REALTORS® Show Force Over Tax Reform
December 4, 2017
In an outpouring of letters to their elected representatives, REALTORS® were influential in spurring Congress to make key changes in the House and Senate tax reform plans, says Elizabeth Mendenhall, president of the National Association of REALTORS®. But as lawmakers prepare to reconcile the two proposals into one bill, more work needs to be done to protect the country’s middle-class homeowners.
“REALTORS® support tax cuts when done in a fiscally responsible way,” Mendenhall said in a statement Monday. “We’ve made our voices heard, and we’ll continue to do everything we can to help shape the debate as lawmakers consider legislation that’s this important to America’s homeowners.”
She cited a change in the Senate version of the bill to keep the state and local property tax deduction in place rather than eliminating it entirely, as originally proposed. Like the House bill, the Senate version caps the deduction at $10,000. In addition, both bills keep 1031 tax-deferred like-kind exchanges in place—something NAR has been urging forcefully for the last year. “We were very clear that these exchanges are crucial to the buying and selling of investment properties, including by mom-and-pop owners who rely on the ability to defer taxes on their investment to build wealth over time,” Mendenhall said.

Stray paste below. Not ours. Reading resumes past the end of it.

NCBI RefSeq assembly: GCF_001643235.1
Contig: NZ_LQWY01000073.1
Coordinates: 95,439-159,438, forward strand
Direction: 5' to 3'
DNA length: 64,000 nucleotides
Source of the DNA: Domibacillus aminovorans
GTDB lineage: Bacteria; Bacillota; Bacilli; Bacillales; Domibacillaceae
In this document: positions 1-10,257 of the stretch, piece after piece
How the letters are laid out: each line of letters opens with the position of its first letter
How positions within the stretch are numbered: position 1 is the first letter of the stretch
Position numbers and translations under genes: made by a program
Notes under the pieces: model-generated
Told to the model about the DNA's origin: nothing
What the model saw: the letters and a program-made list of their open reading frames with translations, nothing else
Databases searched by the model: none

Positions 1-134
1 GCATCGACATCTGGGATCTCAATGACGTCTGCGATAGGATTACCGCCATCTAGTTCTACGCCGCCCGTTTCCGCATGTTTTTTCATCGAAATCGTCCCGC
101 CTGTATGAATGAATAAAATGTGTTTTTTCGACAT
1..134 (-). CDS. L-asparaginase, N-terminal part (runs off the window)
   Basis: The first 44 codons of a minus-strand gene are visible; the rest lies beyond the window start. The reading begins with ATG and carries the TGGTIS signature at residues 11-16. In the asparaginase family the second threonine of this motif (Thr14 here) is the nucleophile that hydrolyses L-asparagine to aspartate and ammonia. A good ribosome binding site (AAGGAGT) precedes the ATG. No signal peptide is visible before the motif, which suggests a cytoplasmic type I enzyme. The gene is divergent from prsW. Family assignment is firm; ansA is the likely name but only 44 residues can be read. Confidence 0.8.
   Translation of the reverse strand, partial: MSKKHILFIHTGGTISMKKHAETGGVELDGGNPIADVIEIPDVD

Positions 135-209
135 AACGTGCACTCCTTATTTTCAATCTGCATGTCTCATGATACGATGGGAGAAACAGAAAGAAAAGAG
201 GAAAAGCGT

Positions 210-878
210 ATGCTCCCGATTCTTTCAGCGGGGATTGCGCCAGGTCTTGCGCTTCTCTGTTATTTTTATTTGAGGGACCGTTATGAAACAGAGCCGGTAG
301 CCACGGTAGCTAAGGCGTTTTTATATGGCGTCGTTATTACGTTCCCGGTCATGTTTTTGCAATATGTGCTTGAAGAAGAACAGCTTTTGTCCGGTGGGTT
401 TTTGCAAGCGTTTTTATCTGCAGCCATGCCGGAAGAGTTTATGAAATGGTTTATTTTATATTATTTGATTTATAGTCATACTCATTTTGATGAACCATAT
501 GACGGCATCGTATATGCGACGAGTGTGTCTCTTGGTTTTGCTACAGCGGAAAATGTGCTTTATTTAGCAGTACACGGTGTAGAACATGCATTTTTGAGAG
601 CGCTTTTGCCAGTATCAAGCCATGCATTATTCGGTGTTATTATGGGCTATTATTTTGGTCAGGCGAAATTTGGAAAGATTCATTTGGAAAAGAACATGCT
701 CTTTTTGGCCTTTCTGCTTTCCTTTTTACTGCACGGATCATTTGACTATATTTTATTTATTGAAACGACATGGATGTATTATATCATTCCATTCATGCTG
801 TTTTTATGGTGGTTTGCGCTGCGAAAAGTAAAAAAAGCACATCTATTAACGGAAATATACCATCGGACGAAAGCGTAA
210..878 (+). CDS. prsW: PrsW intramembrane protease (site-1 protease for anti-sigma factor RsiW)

The House passed its version of tax reform Nov. 18, and the Senate passed its bill over the weekend. A conference between the two chambers to hammer out differences between their bills is expected this week. NAR still seeks to change rules stipulating how long homeowners must live in their primary residence before qualifying for the capital gains exclusion on the proceeds of the sale. Today, homeowners must live in their home for at least two of the last five years in order to exclude up to $250,000 in gain from being taxed for individuals and $500,000 for married couples. Both the House and Senate bills would lengthen the requirement to five of the last eight years, which NAR says is too long.
NAR is also seeking to leave the mortgage interest deduction in place with its existing $1 million mortgage cap. The House wants to reduce that to $500,000, while the Senate keeps it at its current level.
As the House and Senate debated their respective bills, almost 215,000 REALTORS® sent letters to their members of Congress. Mendenhall said that kind of response has been instrumental in educating lawmakers about the impact tax reform could have on homeownership—but the job isn’t done yet. “We’ve seen how important it is for REALTORS® to stay engaged,” Mendenhall said. “We’re asking all of our members to look for another call for action so we can make sure lawmakers know exactly where we stand on behalf of homeowners as they work on this legislation.”
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—Robert Freedman, REALTOR® Magazine
Updated: January 14, 2022